As a Faculty, our most recent efforts at development have focused on how researchers can be integrated into dynamic and inspiring research environments. Our Faculty Niche Research Area, which is devoted to Well-being, Value and the Public Good, encompasses six deeply interdisciplinary research groups, each with a clear and distinct research mission. Our research groups in Performance Studies, Chinese and Cross-cultural Health Humanities, Framing Public Culture, Creativity, Self and Society, Minority Studies/Marginalized Populations Studies, and Anthropocene Studies are currently creating personally and professionally rewarding connections across the Faculty of Arts. This, in turn, facilitates deep collaboration across disciplines. Our research groups are also, increasingly, serving as an inspiring training ground for our research postgraduate students.
As we look back, but also ahead, we are filled with profound gratitude and also considerable hope. We continue to recruit outstanding colleagues. Our institutional culture is robustly collegial. Our colleagues are brimming with ideas and energy. We are well supported by the University which continues to affirm art and culture, most recently with a new emphasis on art and technology, which will undoubtedly fuel the next phase of development. Finally, our students continue to recognize the value of what we have to offer, just as they continue to be adept at forging meaningful and rewarding post-graduation lives. Our graduates remain a constant source of pride!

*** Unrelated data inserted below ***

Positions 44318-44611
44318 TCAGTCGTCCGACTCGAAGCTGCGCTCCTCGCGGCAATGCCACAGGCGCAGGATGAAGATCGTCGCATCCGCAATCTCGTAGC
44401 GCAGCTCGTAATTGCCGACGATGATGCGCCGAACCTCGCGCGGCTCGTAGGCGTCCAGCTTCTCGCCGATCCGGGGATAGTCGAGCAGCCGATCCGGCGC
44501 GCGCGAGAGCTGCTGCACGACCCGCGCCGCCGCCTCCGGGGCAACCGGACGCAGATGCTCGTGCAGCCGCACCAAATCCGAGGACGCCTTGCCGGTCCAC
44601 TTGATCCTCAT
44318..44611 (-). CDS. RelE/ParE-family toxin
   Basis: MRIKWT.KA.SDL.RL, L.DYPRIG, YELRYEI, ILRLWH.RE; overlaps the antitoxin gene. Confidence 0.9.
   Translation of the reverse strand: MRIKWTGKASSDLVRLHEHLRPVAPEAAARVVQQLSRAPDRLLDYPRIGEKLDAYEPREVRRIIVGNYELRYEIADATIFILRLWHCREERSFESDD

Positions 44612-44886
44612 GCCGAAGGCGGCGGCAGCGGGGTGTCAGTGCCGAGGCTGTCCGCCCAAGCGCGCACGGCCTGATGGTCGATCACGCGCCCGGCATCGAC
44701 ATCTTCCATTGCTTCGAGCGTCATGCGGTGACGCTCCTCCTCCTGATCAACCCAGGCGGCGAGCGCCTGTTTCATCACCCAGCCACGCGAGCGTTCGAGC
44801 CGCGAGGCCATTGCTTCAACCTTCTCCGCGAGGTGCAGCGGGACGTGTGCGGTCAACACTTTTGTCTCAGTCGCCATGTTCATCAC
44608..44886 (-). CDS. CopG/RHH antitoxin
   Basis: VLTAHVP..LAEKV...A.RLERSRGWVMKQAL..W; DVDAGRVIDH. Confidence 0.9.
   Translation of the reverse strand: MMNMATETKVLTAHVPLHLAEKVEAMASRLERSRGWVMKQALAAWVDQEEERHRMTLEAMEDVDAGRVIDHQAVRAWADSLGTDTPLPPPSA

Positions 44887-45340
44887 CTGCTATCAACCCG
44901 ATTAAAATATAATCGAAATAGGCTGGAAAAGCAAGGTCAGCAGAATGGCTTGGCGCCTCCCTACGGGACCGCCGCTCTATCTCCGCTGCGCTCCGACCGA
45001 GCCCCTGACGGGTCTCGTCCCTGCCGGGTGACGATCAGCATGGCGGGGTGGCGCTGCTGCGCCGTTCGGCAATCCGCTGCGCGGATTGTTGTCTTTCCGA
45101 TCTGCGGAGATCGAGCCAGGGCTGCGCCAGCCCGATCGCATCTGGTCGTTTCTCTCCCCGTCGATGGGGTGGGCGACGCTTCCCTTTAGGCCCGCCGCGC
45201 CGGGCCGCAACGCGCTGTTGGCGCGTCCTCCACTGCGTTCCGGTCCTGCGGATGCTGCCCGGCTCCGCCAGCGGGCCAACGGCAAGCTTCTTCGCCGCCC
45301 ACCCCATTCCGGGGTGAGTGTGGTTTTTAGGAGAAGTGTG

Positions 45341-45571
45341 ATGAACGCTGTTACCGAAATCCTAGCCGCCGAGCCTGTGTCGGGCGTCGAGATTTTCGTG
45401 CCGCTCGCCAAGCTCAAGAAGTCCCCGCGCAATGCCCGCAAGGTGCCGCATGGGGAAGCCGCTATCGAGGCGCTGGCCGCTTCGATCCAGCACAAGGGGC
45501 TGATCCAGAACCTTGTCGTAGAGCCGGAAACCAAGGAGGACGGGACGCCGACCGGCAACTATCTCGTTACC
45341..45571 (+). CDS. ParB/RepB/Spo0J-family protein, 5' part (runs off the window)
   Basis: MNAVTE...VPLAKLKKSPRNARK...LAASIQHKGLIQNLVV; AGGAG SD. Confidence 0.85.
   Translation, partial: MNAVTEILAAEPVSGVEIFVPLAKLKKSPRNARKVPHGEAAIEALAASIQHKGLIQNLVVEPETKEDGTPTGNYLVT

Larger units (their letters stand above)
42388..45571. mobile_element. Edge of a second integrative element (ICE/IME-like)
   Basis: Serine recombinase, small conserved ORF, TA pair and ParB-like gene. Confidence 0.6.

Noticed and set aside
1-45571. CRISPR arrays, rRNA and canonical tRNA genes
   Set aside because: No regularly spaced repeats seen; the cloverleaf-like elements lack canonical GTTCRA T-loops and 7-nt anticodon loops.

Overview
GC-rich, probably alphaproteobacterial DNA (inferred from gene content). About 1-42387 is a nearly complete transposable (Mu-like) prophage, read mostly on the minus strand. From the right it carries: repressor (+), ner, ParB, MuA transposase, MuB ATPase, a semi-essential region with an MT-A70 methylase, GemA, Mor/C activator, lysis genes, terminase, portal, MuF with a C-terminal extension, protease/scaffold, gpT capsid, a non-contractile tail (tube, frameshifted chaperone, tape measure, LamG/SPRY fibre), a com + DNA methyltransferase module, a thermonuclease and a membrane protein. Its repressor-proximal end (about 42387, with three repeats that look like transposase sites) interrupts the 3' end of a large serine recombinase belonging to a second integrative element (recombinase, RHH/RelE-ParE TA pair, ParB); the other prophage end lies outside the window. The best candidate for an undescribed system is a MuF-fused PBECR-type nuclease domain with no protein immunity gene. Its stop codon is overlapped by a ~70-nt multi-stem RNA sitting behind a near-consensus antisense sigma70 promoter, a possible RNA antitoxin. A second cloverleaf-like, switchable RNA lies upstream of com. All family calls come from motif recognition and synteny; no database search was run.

I would like to close with a sincere wish: may the next 60 years be as fruitful as the ones that have prompted this message!
The Chinese Writers' Workshop was founded. Its Distinguished Chinese Writers Series was inaugurated.
The Department of Translation, Interpreting and Intercultural Studies was established.
The Jao Tsung-I Academy of Sinology (JAS) and Mr. Simon Suen and Mrs. Mary Suen Sino-Humanitas Institute (SHI) were housed under the Faculty of Arts.
The Department of Humanities and Creative Writing was established.
The Centre for Chinese Cultural Heritage was established.